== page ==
What Is a Brand Brief?
A brand brief is a detailed explanation of what a brand is and isn’t. It explains your brand’s objectives, goals, values, and vision, allowing anybody engaged in generating brand assets to express the business’s direction, purpose, and positioning as clearly as possible. To ensure a consistent brand message across its long-term plan, a corporation prepares a brand brief, often known as a brand architecture or brand strategy Roadmap. This document is critical for building and managing a brand’s perceived worth, also known as brand equity, in the eyes of its customers. You can utilize the brand brief examples to save you time as opposed to starting a document from scratch.
Reasons to Have a Brand Brief
Your company may have a chance to operate even without a brand brief but its success would depend on whether or not you could keep track of each progress you have made. If you are new to the business or have only recently begun your operations, you can find that a brand brief is efficient to have. Curated below are some of the reasons why you should have this piece of document present for every company you are part of or every project you are initiating or even involved with.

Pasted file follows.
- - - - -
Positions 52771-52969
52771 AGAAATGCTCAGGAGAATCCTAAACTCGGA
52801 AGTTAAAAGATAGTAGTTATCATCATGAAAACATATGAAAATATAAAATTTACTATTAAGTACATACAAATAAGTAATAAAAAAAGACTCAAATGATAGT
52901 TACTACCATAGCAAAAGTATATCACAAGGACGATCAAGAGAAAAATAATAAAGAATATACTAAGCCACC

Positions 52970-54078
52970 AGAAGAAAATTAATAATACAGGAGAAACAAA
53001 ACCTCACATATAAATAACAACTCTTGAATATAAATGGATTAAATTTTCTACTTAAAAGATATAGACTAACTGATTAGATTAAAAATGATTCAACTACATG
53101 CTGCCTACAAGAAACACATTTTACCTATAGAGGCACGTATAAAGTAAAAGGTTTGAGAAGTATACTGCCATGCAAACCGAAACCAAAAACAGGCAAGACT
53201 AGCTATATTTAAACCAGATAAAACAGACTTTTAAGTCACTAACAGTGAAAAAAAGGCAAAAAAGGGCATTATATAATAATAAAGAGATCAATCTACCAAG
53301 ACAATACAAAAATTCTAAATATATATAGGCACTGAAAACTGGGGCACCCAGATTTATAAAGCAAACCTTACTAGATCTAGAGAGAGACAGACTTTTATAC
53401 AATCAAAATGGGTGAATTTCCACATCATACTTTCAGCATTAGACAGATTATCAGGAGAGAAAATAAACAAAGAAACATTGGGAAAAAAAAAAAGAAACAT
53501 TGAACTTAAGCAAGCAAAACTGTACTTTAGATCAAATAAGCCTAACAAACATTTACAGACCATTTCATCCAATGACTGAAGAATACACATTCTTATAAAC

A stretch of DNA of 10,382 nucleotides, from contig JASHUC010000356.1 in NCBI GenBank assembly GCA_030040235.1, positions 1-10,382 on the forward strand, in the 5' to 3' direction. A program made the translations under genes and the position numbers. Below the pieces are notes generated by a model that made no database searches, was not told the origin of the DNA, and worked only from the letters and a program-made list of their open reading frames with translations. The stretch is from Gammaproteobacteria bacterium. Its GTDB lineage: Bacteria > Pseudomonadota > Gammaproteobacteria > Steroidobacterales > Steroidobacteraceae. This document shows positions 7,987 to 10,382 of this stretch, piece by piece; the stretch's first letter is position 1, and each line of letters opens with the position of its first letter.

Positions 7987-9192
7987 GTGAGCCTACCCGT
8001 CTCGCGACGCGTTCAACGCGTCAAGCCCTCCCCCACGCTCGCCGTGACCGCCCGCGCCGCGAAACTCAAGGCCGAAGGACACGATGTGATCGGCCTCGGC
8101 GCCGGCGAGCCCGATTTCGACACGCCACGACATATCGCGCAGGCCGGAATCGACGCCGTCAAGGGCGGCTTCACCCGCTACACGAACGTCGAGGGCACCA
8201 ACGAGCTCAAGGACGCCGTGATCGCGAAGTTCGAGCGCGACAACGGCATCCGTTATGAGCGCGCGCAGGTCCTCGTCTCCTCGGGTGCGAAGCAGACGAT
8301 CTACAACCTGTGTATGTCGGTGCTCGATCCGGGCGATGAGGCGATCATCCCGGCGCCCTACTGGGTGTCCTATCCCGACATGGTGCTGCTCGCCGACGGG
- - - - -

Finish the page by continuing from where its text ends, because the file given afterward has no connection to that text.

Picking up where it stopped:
Define Your Company Brand: By dedicating effort to developing a project brief, you will be expected to provide a precise concept of the brand. Whether you are creating a new brand or redesigning an existing one, the brand brief is an excellent opportunity to define the brand and how the project will sustain and strengthen it. Every component of the campaign must be consistent with the brand’s objective, and by outlining each step, you will be forced to consider how each step will reinforce that mission. If you can’t clearly describe how each approach contributes to the larger goal, it’s time to modify or adjust the tactic so that it does.Identify Audience: Your brand brief should also specify who you want to target and what that audience is searching for. Many businesses conduct extensive research, ranging from focus groups to Data Analysis, to determine how a certain demographic group responds. If you are looking for a teen audience, for example, you will want to know what your potential consumer is watching, listening to, and wearing. Language and allusions, forms of communication such as social media, and finances are all important elements to include in the brand brief so that you can explain to your client how your campaign will reach them.Clarify Vision: A brand statement may frequently be encapsulated in a line or two. When that brand is transferred across platforms, though, it might lose its definition. Spend time at the start of a project laying the groundwork for the campaign’s Vision. It’s all too easy to go off into tangents that don’t adhere to the initial idea, especially when there’s a lot of emotion and imagination involved. By resolving these issues immediately, you will save yourself and your customer a lot of time, money, and effort later on. Express an account that has a beginning, middle, and finish. Every aspect of your project must contribute to telling that tale.Anticipate Issues: Another advantage of creating a brand brief is that it allows you to see discrepancies and predict difficulties. When you write the brief, you may also better allocate employees and resources. It is significantly easier to alter and scale down at the planning stage than it is after everything has been constructed. An example of this situation is to determine what marketing and advertising materials you will be utilizing for the campaign. If you are looking into releasing a video for the digital campaign, you may need to set aside a Budget for the three stages of production that goes into it.Iron Out Your Message: To reach your target audience, your messaging must be consistent across all media. A brand brief can give the fundamental script that everyone participating in all elements of the campaign can use. What you provide and what you want your audience to accomplish must be communicated through messaging. Every platform requires a call to action. You may have a more extensive messaging style guide. Perhaps you always address Board of Directors members by their first names, or you compose all copies in the second person. The brand dictates these style decisions, whether they are casual, business-like, or edgy.Look and Feel: Your illustrators or branding specialists will assist you in developing a branding guide that will ensure a site’s uniformity across all platforms. Colors should be coordinated and dimensions for logos and themes should be identical. If there is a lot of turnover in the office, the brand brief is a great place to include instructions on Palette colors, fonts, and other elements of the brand’s appearance. If there is a lot of turnover in the office, the brand brief is where new members can go to get exact guidelines on maintaining the site and all of the other materials.Save on Budget: A brand brief is a test run that shows the client your concept. It can also be modified. Assume your customer chooses a different color scheme or wants to stress a particular issue in their slogan. Your team may experiment with all of these components before adopting any of the concepts, saving money and ensuring you and your customer are on the same page. The process of fine-tuning the brand brief pulls you and your customer even closer together. You may discover more about their likes and dislikes, as well as what influences them and what they actively despise.Define Metrics: The brand brief also includes precise metrics that might assist you in demonstrating your performance. Determine how many viewers you want to drive to the client’s site in the first month, first quarter, and first year if that is your goal. The analytics will show you if you are on the correct track or whether the Campaign needs to be tweaked. Predetermined metrics allow you to quantify your outcomes so that your client can know exactly what they are paying for. Reading metrics will also help you to plot your brand brief ahead of time, which can help when you are merely conceptualizing and have yet planned to integrate the plans or contents of the brief.